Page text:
Picture the GIF of the “slow clap.” It’s what Royal LePage’s CEO Phil Soper is essentially doing to federal party leaders after hearing their election promises in addressing Canada’s housing affordability crisis. With the results of a new Royal LePage House Price Survey released today, he says the downturn in the housing market of 2018 and early 2019 is essentially over – but that concrete plans and action must address its inadequacies.
"It is encouraging to see our political leaders devote thought and time to housing issues during the federal election," said Phil Soper, president and CEO, Royal LePage. "With the fastest growing population among advanced economies worldwide, providing adequate shelter for Canada's rapid pace of household formation presents an economic opportunity and a social challenge.
"Careful stewardship of the real estate industry and its related financial sector is critical for the health of the country's economy and the personal wealth of Canadian families," Soper continued.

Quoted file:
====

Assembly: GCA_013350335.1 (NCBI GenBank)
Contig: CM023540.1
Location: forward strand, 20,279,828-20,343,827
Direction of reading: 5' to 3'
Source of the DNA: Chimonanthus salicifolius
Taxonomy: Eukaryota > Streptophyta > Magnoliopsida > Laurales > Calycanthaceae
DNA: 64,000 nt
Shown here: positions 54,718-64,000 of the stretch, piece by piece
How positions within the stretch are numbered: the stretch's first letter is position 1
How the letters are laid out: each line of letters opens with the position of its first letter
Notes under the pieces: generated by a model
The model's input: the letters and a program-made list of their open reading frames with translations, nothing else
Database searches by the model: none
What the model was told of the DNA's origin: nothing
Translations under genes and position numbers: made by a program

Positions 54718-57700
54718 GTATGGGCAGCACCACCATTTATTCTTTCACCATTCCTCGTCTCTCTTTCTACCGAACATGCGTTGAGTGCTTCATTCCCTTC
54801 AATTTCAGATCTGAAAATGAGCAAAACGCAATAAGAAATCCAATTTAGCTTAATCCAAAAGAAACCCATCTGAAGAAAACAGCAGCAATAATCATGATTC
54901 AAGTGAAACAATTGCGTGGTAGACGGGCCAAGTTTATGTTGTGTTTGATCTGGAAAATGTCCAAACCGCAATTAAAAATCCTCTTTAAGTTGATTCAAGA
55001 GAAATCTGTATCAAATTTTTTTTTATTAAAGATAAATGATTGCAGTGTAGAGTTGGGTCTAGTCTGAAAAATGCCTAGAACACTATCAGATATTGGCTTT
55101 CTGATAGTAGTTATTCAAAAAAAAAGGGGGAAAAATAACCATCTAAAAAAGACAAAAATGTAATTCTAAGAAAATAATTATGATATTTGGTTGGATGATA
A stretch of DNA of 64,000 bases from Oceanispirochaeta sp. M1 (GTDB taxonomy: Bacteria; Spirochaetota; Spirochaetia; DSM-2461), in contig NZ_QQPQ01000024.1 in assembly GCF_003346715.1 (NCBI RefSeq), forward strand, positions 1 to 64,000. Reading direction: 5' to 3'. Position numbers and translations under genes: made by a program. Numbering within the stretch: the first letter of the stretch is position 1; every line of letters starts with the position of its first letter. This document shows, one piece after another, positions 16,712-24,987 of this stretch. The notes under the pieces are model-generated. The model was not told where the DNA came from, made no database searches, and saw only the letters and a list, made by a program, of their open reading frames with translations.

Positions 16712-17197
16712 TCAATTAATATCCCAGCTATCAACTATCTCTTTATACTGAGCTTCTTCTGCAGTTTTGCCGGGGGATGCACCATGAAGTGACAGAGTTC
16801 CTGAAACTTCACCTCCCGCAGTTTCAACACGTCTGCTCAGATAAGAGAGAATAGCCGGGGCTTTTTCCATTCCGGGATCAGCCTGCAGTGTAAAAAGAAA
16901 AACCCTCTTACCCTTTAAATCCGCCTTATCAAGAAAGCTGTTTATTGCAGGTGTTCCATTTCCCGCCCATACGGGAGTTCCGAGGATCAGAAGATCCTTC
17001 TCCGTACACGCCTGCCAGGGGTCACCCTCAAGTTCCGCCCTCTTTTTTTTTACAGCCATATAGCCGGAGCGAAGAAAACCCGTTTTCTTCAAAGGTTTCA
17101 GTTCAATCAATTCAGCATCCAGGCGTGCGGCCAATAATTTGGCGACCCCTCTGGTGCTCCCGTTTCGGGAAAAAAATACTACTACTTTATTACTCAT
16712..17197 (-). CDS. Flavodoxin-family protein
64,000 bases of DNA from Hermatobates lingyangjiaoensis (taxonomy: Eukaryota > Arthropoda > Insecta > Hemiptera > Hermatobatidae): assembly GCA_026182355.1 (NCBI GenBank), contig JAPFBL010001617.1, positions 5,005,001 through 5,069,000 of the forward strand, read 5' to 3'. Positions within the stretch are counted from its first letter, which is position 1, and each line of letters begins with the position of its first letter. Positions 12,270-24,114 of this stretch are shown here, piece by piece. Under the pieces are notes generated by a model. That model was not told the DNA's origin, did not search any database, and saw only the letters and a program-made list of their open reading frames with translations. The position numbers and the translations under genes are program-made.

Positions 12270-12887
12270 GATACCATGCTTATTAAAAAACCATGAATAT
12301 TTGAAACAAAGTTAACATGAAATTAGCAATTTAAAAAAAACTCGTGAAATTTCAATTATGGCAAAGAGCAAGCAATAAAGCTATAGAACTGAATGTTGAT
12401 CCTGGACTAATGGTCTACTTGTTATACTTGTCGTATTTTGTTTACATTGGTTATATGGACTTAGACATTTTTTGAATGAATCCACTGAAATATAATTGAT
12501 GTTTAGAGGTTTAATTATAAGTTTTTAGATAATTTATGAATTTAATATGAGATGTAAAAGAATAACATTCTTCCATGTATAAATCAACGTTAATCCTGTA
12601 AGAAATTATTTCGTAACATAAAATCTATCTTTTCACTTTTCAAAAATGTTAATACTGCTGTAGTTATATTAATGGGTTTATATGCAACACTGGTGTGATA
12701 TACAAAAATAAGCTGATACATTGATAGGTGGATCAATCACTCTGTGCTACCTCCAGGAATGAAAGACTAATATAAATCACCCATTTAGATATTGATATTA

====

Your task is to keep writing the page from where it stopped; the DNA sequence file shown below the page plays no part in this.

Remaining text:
"Well-intentioned election promises aimed at making housing more accessible and affordable to first-time buyers will fall flat if they trigger a surge in demand without a corresponding increase in the supply of homes. For example, lowering monthly mortgage payments by stretching repayment over a longer time period looks great on the surface, yet a surge in new buyers could cause prices to escalate, erasing the enhanced purchasing power."
And the stats of growth back up his claims. The national aggregate price of housing has been forecast to rise 1.5% during the fourth quarter of 2019 compared to same period in 2018. Another shocking fact is that the price gap between condominiums and houses shrinks as the median condo price in the City of Toronto surpasses $600,000 mark.
Meanwhile the median price of a two-storey home in the city centre rose 5.5 per cent. So, while the mortgage stress test once managed to slow down the market – demand has swelled to the point where the test is no longer creating an obstacle. Royal LePage predicts the price of a home in the Greater Toronto Area to be relatively flat quarter-over-quarter at $859,301, which is a 3.1 per cent increase over the fourth quarter of 2018.
"Low interest rates and an outstanding employment picture continue to buoy consumer confidence and support our recovering real estate market," said Soper. "The collateral damage from the trade war between the U.S. and China has been manageable to date. Barring a full-blown American recession, our outlook for Canada's housing sector is for continued market expansion."
Whoever ends up winning the election will have to deliver on the home front ‑ pun intended!